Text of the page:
By analyzing the "trash" left in blood by the body's metabolism, a team of cardiologists and geneticists at Duke University Medical Center has found what may be new markers for measuring cardiovascular health, to complement such traditional measures as cholesterol and triglycerides.
The markers also may prove useful as "early warning systems" for coronary artery disease, alerting physicians to patients who need preventive treatment to keep their disease from progressing to danger levels, according to the researchers.
The analysis is one of the first to use metabolomics -- that is, the systematic study of the unique chemical fingerprints that specific cellular processes leave behind -- to better understand the underlying biological pathways involved in families with coronary artery disease, the researchers said. They likened metabolomics to analyzing the contents of a trash can in order to learn about the people who filled the can.
The team measured minute amounts of metabolites, or byproducts of cellular metabolism, in the blood of people whose extended family members had a history of developing coronary artery disease at an early age. Using the measurements, the researchers generated "metabolite profiles" of each individual.
Based on these profiles, the researchers demonstrated that many of the metabolites have stronger heritabilities, a measure of genetic predisposition, than do conventional markers such as cholesterol. This finding suggests that it may be possible to identify people at an early age who would be most likely to develop coronary artery disease, the researchers said.
"The results of our studies may have significant clinical implications above and beyond the ability of identifying the genes that underlie the susceptibility to coronary artery disease," said cardiologist and study team leader Svati Shah, M.D., who reported the findings on Tuesday, Nov. 14, at the annual scientific sessions of the American Heart Association, in Chicago.
"The data from our study suggest that there is a strong genetic component to an individual's metabolomic profile," Shah said. "Furthermore, they suggest that changes in the metabolic profiles in the offspring of patients with coronary artery disease precede development of the disease. With this advance notice, we could then start strategies, such as drugs or lifestyle changes, to stop or slow down the disease process."
The study was supported by the National Institutes of Health and the American Heart Association.
The researchers studied 82 patients from five extended families with at least two siblings afflicted with coronary artery disease at an early age -- that is, at age 51 or younger for men and 56 or younger for women. The team chose to focus on families with histories of early cardiovascular because it is most likely that patients who have coronary artery disease at a young age have inherited it, rather than developed it over years.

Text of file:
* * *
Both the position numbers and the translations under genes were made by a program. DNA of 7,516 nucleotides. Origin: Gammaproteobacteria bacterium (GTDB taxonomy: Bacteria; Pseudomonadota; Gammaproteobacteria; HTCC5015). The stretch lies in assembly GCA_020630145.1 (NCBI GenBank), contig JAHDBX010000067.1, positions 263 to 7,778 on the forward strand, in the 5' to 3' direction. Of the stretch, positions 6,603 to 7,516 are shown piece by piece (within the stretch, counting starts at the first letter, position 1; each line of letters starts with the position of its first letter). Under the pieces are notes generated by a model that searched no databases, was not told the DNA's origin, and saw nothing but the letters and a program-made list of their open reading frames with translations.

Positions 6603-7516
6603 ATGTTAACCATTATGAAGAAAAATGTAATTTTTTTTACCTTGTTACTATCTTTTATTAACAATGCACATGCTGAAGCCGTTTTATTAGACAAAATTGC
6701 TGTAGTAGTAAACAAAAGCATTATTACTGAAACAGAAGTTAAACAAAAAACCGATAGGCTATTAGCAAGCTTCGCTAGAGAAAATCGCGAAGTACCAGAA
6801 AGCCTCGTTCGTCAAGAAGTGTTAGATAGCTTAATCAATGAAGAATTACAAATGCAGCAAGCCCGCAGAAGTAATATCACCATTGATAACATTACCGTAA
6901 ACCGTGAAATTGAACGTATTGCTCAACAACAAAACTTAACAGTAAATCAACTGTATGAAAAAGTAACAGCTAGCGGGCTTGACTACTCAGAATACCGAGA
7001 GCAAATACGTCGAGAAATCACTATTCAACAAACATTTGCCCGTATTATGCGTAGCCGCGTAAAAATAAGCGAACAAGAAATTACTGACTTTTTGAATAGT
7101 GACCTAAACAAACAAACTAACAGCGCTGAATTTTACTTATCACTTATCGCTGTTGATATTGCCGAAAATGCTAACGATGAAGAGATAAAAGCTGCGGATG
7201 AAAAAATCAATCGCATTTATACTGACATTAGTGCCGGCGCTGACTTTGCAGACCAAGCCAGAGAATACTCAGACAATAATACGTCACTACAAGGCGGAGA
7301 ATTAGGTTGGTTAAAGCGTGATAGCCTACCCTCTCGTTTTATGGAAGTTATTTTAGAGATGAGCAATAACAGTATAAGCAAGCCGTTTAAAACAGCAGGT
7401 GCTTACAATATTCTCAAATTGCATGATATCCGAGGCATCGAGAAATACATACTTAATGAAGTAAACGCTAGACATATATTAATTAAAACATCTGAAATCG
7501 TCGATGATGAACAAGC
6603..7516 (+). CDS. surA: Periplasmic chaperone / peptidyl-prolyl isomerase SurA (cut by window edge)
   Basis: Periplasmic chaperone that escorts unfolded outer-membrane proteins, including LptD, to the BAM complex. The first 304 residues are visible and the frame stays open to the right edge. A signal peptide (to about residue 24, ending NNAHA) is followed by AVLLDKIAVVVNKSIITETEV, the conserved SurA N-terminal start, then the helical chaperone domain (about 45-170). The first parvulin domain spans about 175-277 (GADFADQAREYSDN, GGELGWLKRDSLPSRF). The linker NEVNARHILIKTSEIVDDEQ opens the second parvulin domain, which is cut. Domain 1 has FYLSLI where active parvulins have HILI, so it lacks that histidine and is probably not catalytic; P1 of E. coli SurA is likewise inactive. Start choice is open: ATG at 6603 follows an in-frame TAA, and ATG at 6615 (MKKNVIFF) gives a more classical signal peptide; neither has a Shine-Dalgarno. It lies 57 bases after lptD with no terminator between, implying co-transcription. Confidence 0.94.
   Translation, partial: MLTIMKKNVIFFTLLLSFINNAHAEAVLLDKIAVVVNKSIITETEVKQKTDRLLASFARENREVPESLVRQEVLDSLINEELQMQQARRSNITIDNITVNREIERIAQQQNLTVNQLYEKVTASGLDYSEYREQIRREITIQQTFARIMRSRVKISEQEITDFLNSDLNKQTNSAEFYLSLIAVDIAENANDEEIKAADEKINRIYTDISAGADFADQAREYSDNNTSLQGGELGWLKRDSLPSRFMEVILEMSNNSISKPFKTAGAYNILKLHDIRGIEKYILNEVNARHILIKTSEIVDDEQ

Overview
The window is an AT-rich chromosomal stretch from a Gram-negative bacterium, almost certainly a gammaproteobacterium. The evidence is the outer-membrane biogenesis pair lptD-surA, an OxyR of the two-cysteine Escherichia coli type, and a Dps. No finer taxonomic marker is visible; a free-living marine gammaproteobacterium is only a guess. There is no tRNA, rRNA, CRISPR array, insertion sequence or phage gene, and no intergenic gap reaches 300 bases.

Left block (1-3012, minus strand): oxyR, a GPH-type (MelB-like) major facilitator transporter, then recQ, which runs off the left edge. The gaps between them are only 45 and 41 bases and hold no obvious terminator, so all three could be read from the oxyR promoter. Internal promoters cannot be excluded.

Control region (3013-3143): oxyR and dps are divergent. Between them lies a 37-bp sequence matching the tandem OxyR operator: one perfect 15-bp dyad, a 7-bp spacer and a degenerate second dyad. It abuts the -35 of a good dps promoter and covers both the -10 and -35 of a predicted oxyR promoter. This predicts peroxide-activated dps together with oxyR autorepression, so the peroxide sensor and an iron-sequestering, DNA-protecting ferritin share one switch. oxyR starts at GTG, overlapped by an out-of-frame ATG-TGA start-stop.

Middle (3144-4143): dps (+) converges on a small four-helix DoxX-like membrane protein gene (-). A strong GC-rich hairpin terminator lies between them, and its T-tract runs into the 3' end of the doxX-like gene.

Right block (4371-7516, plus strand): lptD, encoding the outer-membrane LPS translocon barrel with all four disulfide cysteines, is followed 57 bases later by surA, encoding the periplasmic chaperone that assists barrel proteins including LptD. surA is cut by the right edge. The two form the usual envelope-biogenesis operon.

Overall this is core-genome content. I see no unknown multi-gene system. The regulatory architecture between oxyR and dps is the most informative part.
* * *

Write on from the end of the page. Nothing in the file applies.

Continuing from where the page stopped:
The researchers took blood samples from all family members and performed detailed screening for more than 60 metabolites. According to Shah, the metabolites they were searching for are physically tiny and occur in small numbers. She said a colleague, Christopher Newgard, Ph.D., developed the technology necessary to make these exacting and detailed measurements.
The team found that certain metabolites were significantly different in the five families, and paralleled differences in the clinical characteristics of the families. The presence of the suspect metabolites may serve as an indicator that the body is not properly using certain fuel sources, and may represent a marker for cardiovascular risk, Shah said.
"We found clear evidence for a strong genetic component to metabolites in families heavily burdened with cardiovascular risk factors," Shah said. "Some of the metabolites we identified can aggravate the body's inflammatory response as well as insulin signaling in diseased arteries." Both such actions, she said, may play a role in cardiovascular disease.
Shah's group plans further studies to identify the genes responsible for the metabolomic profiles uncovered in the current study. She also plans to study the metabolite screening process in a much larger group of patients without family histories of cardiovascular disease to see if there are any similarities to the early-onset cardiovascular disease.
Other researchers who participated in the study were James Bain, Robert Stevens, Brett Wenner, Michael Muehlbauer, Elaine Dowdy, Carol Haynes, Sarah Nelson, Geoffrey Ginsburg, Elizabeth Hauser and William Kraus.
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